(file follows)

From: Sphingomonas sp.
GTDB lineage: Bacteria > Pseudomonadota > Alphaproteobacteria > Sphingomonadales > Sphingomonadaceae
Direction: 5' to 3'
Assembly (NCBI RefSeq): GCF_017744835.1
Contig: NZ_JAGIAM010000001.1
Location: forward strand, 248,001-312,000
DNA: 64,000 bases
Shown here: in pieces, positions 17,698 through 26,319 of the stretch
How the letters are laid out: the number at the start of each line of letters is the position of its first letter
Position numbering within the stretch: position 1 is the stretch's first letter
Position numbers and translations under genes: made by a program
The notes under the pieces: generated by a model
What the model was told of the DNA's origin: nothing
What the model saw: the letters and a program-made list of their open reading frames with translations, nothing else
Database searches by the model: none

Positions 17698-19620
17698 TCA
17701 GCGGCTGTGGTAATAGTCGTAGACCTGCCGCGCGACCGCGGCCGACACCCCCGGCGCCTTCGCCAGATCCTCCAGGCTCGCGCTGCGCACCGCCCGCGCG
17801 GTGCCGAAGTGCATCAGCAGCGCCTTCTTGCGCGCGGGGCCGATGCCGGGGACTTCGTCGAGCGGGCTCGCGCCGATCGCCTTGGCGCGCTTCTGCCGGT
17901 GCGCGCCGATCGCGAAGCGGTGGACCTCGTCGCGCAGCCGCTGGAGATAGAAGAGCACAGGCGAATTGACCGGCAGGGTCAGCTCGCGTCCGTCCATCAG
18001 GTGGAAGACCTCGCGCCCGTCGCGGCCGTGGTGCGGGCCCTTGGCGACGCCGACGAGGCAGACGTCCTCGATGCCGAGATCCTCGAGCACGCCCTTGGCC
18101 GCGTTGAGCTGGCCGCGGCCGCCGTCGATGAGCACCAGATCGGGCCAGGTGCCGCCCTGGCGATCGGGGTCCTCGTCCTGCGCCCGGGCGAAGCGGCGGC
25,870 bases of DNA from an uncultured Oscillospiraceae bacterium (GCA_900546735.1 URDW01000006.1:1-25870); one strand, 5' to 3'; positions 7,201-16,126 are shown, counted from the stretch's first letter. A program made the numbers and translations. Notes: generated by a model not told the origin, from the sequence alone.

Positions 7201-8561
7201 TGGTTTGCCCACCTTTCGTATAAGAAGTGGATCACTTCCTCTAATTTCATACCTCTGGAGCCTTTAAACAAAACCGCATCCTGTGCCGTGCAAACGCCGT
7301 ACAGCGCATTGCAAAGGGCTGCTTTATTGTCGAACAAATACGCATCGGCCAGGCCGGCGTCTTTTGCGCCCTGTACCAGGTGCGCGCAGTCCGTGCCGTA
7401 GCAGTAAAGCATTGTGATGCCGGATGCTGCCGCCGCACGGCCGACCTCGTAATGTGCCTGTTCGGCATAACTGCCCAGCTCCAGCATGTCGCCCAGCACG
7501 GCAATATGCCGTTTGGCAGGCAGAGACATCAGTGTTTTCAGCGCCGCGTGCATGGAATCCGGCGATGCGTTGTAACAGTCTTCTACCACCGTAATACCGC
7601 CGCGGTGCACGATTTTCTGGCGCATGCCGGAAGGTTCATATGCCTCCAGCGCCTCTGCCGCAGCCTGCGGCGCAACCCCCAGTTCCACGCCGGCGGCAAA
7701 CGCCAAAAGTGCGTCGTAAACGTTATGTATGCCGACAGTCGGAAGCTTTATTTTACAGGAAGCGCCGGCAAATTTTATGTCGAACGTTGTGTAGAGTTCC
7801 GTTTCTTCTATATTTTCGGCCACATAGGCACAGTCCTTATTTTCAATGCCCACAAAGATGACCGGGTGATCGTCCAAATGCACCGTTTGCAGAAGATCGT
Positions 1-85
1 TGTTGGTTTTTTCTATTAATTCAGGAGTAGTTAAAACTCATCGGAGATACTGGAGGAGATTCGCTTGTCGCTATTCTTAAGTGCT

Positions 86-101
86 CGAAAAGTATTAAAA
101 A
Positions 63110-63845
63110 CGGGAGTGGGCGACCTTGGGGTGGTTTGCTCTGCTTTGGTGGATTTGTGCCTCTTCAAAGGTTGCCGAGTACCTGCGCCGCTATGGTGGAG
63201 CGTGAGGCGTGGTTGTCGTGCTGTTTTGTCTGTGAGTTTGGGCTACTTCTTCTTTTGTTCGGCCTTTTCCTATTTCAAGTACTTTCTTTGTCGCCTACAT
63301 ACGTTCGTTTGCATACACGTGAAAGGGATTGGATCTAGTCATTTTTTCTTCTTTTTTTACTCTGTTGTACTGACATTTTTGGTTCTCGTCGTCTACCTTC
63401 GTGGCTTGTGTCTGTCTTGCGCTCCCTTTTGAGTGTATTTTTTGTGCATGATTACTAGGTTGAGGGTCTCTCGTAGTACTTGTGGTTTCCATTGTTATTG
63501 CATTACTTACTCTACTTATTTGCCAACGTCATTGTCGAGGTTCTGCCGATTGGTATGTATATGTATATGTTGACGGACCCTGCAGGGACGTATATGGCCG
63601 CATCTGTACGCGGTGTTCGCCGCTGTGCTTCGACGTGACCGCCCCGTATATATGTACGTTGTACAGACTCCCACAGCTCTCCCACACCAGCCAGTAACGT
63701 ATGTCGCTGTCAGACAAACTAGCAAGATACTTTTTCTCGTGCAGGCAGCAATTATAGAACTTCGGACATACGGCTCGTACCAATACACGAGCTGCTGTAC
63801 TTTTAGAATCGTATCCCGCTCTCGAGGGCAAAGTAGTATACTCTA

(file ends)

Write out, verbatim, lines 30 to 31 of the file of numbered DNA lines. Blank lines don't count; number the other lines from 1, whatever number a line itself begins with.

7701 CGCCAAAAGTGCGTCGTAAACGTTATGTATGCCGACAGTCGGAAGCTTTATTTTACAGGAAGCGCCGGCAAATTTTATGTCGAACGTTGTGTAGAGTTCC
7801 GTTTCTTCTATATTTTCGGCCACATAGGCACAGTCCTTATTTTCAATGCCCACAAAGATGACCGGGTGATCGTCCAAATGCACCGTTTGCAGAAGATCGT